Imagine not knowing who Jack LaLanne is! The man who brought exercise to the masses, five days a week in the comfort of their own living room. The man who transcended mere jumping jacks (no pun intended) to show that fitness was holistic, a matter of mind and soul as well as body. Watch that video up there again. It's not just strong muscles that Jack worked for - he was a believer in the health of the total person. Eating right, thinking right, living right - the physical exercise was only part of the whole package. Richard Simmons made a big deal out of this years ago, but Jack LaLanne was first. Shows like "The Biggest Loser" could only hope to make the impession that Jack did. Every workout show on TV since the late 50s owes something to Jack LaLanne, who crossed over to shows as diverse as the detective drama Peter Gunn (playing himself) and Groucho Marx' game show You Bet Your Life.

Not know who Jack LaLanne was? What about Happy, the big white dog that would frequently nose around the set during his show? Or his wife Elaine, who would join him in a later version of his series? (The "New" Jack LaLanne show, as I recall.) And the corny organ music that somehow seemed to fit right in to an era when the organ was the musical accompaniment for soap operas. Or his trademark closing theme, sung to the tune of "It's Now or Never"? Not know who Jack LaLanne was? Anyone who didn't know about Jack LaLanne was missing an entire chunk of the pop culture of the 50s, 60s, 70s - heck, you can walk into most stores and buy his Power Juicer, with his picture right there on the side of the box - looking as if he could probably still do 100 one-handed pushups. Or at least more than I could.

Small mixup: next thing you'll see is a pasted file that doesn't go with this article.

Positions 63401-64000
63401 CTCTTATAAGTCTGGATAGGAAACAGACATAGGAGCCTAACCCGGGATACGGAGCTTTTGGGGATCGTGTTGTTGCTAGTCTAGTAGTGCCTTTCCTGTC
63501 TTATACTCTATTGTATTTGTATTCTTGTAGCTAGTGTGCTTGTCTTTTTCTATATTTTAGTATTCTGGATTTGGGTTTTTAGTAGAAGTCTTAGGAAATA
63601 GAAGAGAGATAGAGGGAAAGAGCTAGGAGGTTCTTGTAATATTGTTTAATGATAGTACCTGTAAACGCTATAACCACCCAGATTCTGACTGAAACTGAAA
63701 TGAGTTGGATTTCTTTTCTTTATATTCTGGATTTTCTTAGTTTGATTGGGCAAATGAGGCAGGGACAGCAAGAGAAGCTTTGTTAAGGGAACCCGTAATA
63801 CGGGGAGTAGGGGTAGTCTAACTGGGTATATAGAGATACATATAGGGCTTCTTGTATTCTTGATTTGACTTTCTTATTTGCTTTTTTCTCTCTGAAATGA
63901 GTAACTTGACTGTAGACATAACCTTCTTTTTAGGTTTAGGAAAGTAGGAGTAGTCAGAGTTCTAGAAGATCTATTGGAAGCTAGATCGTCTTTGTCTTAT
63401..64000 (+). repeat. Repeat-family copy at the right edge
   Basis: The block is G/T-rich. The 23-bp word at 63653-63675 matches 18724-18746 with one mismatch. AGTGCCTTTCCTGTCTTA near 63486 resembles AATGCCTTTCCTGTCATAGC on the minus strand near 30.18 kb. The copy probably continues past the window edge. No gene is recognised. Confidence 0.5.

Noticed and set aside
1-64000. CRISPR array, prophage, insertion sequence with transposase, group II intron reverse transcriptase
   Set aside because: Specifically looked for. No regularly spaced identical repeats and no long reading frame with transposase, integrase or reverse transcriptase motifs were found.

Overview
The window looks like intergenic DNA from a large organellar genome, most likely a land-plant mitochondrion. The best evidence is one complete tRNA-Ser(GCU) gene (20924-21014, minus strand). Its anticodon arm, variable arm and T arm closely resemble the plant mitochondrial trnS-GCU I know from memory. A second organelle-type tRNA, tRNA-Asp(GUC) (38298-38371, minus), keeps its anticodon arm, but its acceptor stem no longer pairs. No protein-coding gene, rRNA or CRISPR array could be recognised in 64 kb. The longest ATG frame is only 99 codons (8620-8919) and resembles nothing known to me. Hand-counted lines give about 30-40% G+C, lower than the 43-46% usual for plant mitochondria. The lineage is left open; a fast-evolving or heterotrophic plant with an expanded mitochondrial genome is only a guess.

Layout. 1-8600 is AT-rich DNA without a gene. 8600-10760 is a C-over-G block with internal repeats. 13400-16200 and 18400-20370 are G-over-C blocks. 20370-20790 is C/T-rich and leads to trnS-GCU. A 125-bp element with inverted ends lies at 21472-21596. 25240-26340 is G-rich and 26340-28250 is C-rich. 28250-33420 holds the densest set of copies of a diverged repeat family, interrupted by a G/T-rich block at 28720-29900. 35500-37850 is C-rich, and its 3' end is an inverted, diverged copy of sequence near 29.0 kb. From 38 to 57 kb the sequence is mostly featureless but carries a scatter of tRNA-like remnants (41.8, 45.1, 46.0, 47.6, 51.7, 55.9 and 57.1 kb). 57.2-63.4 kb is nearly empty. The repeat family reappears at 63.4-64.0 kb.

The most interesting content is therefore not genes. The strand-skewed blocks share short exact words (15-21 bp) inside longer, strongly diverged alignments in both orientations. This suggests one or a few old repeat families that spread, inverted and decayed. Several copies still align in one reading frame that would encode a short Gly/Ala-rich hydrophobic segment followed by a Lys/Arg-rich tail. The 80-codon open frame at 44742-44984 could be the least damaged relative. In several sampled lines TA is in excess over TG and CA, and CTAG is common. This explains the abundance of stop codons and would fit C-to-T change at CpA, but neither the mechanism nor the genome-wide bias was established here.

I'm old enough to remember the Jack LaLanne show when it was in first-run (on Channel 9 here in the Twin Cities), but I was fortunate enough to see the show again when it ran on ESPN Classic a few years back. Hopefully, that woman who'd never heard of him might have run across one of those shows, perhaps stopped for a few minutes to watch and listen to what he had to say. She might have thought the exercise routines were simplistic, the jokes corny, the motivational talk over the top. But, then again, she might have found herself surprised by how relevant his ideas still were, how far ahead of his time he really was in his thinking, and how much fun the show really was to watch.